Last-Minute Tax Crunch: Avoid ID Theft During The Last Minute Scramble!

Image courtesy of [Arvind Balaraman] /

The last day to file your taxes is only one week from today. If you are a last minute filer, you are probably scrambling, and a bit stressed, right now. And we all know that stress can impair your ability to be able to clearly think through your actions. Ahhh, Tax season + stressed-out, doing things in a rush, not really paying attention to details people = online identity thieves PAY DAY!

Think about it the reasons why tax-time identity theft is higher*: 

  • Sensitive documents will be exchanged, sent, and shared between employers, employees, and tax preparers and online tax sites.
  • Large amounts of money will be moving across accounts, especially online.
  • Scams are easy to pull off during this busy time – people are quick to react to mail (or email) from the IRS because they want to get their returns. 

So what do you need to remember about identity protection during this last minute rush to get your taxes handled? 

Filing Online May Actually Be Safer

While we hear all the time about hackers and online security breaches, filing online may be the safer way to go. Why? Because you are not sharing your personal information with "strangers." Your paperwork isn't being handled and filed by office assistants, post office employees or other random people.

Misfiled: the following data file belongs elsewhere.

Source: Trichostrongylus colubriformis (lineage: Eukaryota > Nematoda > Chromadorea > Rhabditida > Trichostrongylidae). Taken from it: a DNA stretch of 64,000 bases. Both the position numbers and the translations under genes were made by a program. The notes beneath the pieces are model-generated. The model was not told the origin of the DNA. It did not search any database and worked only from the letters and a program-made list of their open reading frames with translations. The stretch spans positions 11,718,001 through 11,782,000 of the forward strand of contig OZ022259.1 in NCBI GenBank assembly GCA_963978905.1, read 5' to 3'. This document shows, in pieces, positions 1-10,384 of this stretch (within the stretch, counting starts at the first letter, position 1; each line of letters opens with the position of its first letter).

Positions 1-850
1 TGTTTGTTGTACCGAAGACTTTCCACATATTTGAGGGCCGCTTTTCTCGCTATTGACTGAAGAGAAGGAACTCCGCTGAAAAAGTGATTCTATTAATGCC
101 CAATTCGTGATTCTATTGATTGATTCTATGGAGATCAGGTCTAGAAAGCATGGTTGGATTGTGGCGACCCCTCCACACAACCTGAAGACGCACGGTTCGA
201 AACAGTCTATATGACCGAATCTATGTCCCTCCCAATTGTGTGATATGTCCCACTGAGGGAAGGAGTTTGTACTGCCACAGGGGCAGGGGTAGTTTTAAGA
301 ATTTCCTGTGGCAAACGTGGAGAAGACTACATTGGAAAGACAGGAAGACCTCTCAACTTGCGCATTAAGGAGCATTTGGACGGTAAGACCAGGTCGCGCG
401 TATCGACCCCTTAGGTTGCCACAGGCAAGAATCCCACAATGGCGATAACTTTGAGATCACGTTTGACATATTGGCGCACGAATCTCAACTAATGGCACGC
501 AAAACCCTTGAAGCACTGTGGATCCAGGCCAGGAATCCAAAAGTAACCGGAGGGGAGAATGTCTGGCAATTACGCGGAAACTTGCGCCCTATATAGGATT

Secure Your Computer:

To ensure the safety of online filing, check that your computer is "clean" and all security systems are up-to-date. Make sure free of malware and spyware that can steal a copy of your SSN or bank account password. Also make sure the software you are using is from a trusted source and save a copy of your return on an external thumb drive instead of on your computer. 

Think Things Through

Continue to think about these risks for the next few months and continue to protect yourself from fraudlent activity. Be suspicious of any calls or emails purporting to be from the IRS, no matter what the issue. For example, some scams claim that someone else has already filed tax returns in your name or with your SSN. The IRS will always write to you first, will rarely call, and will never email you. Another tip is to Never confirm your SSN or bank account details by email or over the phone unless you are the one placing the call.

Good luck and now get filing!


*source: Protect Your Identity at Tax Time

*disclaimer: This is a sponsored post from Identity Guard